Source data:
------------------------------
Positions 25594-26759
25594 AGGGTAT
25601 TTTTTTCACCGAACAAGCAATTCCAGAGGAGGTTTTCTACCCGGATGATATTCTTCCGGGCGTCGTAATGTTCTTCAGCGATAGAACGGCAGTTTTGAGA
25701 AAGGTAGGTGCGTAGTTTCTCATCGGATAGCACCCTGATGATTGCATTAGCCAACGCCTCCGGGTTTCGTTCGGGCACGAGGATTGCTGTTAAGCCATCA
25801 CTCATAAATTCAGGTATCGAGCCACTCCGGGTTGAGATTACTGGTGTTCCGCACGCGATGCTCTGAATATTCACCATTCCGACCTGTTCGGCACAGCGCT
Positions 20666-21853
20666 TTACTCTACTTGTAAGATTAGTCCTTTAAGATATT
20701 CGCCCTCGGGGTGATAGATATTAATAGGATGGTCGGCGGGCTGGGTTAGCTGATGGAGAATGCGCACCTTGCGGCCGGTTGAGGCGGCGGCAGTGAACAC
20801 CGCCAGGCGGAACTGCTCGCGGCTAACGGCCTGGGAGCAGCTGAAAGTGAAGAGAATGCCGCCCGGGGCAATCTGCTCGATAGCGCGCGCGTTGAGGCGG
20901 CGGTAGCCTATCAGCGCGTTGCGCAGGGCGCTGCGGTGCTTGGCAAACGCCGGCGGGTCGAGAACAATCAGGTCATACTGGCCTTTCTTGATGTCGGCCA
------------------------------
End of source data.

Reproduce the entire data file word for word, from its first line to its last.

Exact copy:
Positions 25594-26759
25594 AGGGTAT
25601 TTTTTTCACCGAACAAGCAATTCCAGAGGAGGTTTTCTACCCGGATGATATTCTTCCGGGCGTCGTAATGTTCTTCAGCGATAGAACGGCAGTTTTGAGA
25701 AAGGTAGGTGCGTAGTTTCTCATCGGATAGCACCCTGATGATTGCATTAGCCAACGCCTCCGGGTTTCGTTCGGGCACGAGGATTGCTGTTAAGCCATCA
25801 CTCATAAATTCAGGTATCGAGCCACTCCGGGTTGAGATTACTGGTGTTCCGCACGCGATGCTCTGAATATTCACCATTCCGACCTGTTCGGCACAGCGCT
Positions 20666-21853
20666 TTACTCTACTTGTAAGATTAGTCCTTTAAGATATT
20701 CGCCCTCGGGGTGATAGATATTAATAGGATGGTCGGCGGGCTGGGTTAGCTGATGGAGAATGCGCACCTTGCGGCCGGTTGAGGCGGCGGCAGTGAACAC
20801 CGCCAGGCGGAACTGCTCGCGGCTAACGGCCTGGGAGCAGCTGAAAGTGAAGAGAATGCCGCCCGGGGCAATCTGCTCGATAGCGCGCGCGTTGAGGCGG
20901 CGGTAGCCTATCAGCGCGTTGCGCAGGGCGCTGCGGTGCTTGGCAAACGCCGGCGGGTCGAGAACAATCAGGTCATACTGGCCTTTCTTGATGTCGGCCA